Keke in a prison van in Honiara after surrender
From Issue 46, Autumn 2003
of sympathy over murdered brothers
MESSAGES of condolence from around
the world I poured into the Solomons home of the Melanesian Brotherhood following
the disclosure that seven brothers, held hostage by warlord Harold Keke and his
gang in the Guadalcanal Weathercoast, had been killed.
Richard Carter, the Anglican order’s British chaplain, said that letters had
been received from Britain, Australia, New Zealand, Canada, United Stares, Vanuatu. Switzerland. Germany. Ireland. South Africa. India - and Iraq.
of Solomon Islanders crowded into St Barnabas Cathedral in Honiara for a four-hour memorial and
thanksgiving service, which was broadcast live to the nation.
were also held in PNG, Australia and New Zealand as well as at Exeter and Chester cathedrals in Britain.
Archbishop James Ayong, Anglican
Primate of PNG, was among more than 80 mourners
at St Philip’s in Earls Court, London.
Bro. Richard revealed
that six brothers, including the deputy head brother, Robin Lindsay, were
apparently murdered soon after they went to the Weathercoast in April to
recover the body of another brother who, they knew, had been killed.
Ellison Pogo strongly refuted rumours that they had been spying for the government.
after their deaths were confirmed in August, Keke a 32-year-old policeman
turned warlord surrendered to Nick Warner, the Australian diplomat appointed to
co-ordinate the Australian-led intervention force, in Mbiti, the main village
of his stronghold.
his entourage of nine, including two top lieutenants, were flown to an Australian
troopship, HMAS Manoora, and taken to Honiara.
later appeared at a makeshift court and were remanded in custody on charges of
attempted murder and theft.
are continuing into Keke’s alleged role in dozens of killings including the
Melanesian Brothers, a government minister and a Catholic priest, More than l,000
refugees from the Weathercoast have testified to a “reign of terror of murders, rapes and
surrender, following weeks of negotiations, was a watershed in efforts to
disarm militants in years of ethnic fighting between the Guadalcanalese and the
settlers from Malaita. Keke had refused to take part in the peace talks in
arrival of an Australian led 2,230-strong intervention force of troops, police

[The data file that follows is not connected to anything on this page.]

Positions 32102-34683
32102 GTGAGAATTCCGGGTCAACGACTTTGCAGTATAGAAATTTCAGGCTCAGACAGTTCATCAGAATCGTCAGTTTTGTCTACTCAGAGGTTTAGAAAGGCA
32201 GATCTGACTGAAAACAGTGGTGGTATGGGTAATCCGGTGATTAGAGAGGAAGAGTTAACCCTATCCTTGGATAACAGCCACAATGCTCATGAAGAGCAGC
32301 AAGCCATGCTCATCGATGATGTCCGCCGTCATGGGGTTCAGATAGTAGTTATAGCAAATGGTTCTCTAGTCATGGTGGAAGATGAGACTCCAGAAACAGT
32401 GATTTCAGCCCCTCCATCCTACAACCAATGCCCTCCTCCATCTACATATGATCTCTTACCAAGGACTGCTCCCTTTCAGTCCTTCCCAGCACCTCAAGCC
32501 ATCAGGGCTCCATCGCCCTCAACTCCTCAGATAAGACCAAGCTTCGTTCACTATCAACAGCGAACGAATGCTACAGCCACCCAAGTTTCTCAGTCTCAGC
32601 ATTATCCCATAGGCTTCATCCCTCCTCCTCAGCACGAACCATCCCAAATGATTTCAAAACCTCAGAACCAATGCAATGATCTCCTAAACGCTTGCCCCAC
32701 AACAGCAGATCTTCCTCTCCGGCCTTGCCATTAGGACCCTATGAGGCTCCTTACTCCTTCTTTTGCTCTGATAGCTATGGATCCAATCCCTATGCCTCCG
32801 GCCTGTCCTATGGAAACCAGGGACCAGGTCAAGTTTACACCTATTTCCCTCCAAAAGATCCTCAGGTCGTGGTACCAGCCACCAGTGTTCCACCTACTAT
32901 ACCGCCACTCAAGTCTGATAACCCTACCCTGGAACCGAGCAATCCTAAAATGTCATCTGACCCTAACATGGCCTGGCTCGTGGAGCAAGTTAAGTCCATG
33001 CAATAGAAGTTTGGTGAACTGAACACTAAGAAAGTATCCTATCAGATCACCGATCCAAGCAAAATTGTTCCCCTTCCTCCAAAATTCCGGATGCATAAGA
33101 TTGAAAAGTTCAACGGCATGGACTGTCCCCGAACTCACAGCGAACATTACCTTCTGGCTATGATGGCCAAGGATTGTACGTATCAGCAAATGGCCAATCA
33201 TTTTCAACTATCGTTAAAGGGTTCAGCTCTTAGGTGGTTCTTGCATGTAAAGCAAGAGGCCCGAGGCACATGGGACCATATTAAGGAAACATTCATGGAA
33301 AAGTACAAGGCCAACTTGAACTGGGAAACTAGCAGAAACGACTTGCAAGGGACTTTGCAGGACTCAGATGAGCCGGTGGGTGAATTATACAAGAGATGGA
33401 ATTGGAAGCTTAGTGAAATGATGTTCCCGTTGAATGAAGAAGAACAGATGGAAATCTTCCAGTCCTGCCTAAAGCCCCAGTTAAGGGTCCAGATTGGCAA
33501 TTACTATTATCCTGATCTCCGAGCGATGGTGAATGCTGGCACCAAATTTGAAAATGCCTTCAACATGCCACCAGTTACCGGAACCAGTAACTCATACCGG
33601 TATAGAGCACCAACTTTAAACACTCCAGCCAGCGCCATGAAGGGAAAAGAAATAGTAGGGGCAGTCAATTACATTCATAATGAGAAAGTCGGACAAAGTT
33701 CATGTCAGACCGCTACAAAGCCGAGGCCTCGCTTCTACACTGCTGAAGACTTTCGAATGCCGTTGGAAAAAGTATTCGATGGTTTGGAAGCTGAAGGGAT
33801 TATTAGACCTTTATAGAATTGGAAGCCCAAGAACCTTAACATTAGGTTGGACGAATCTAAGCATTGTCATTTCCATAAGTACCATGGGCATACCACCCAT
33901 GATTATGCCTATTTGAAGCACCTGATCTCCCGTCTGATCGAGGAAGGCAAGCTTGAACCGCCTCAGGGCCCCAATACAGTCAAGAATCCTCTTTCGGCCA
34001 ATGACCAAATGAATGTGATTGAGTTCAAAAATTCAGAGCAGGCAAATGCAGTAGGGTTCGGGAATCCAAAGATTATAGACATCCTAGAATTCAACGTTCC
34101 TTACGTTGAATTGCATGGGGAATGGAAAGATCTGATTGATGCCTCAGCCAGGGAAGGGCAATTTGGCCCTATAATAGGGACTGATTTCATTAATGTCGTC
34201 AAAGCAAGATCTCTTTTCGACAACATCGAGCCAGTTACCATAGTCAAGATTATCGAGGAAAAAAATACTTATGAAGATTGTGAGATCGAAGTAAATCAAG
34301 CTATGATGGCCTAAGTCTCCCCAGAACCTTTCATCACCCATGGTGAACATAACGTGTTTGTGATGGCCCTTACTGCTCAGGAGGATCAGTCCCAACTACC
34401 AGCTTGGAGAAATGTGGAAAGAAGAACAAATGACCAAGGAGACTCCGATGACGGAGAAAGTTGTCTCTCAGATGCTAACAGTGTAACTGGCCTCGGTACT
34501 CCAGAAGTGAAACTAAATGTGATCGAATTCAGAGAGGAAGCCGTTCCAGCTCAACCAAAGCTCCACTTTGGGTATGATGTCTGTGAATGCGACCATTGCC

and civilian advisers in the Solomons in July was the biggest military
operation since the Second World War. The force includes personnel from Fiji, New Zealand, PNG and Tonga. A Canberra official said the role of the
troops would be “to act as waiters and bouncers” to the police.
the action, Helpem Fren, is in response to an appeal by the Solomon’s prime
minister, Sir Allan Kemakeza, and is a joint operation by the Pacific Islands
The intervention is seen as marking
a new beginning in the region which will be more heavily influenced in future
by Australia and New Zealand. Both countries have long resisted
raising their profile. Barely a few months ago such a deployment would have
things have changed since Iraq. The fear is that domestic and
economic chaos could provide a haven for gun runners, drug dealers and
terrorists. The collapse of states such as the Solomons is not seen just as a
humanitarian problem, but a security one.
of law and order will continue to be a priority, in conjunction with a
crackdown on illegal weapons. A 21-day gun amnesty ended at midnight on Aug 22 with 3.700 guns
corollary is to prop up the crumbling economy. Australia has given a £10.4m additional aid
package to stabilise this year’s budget, and provided 17 advisers for the
Ministry of Finance
Howard, Australia’s prime minister, predicted in late
September that more interventions may be needed in the region,
Of the Solomons-type
operation, he said: ‘I think there’ll be more of those. And we certainly have
to make sure that we have a capacity to deal with them,’’
would not give a date for the withdrawal of the intervention force from the Solomons.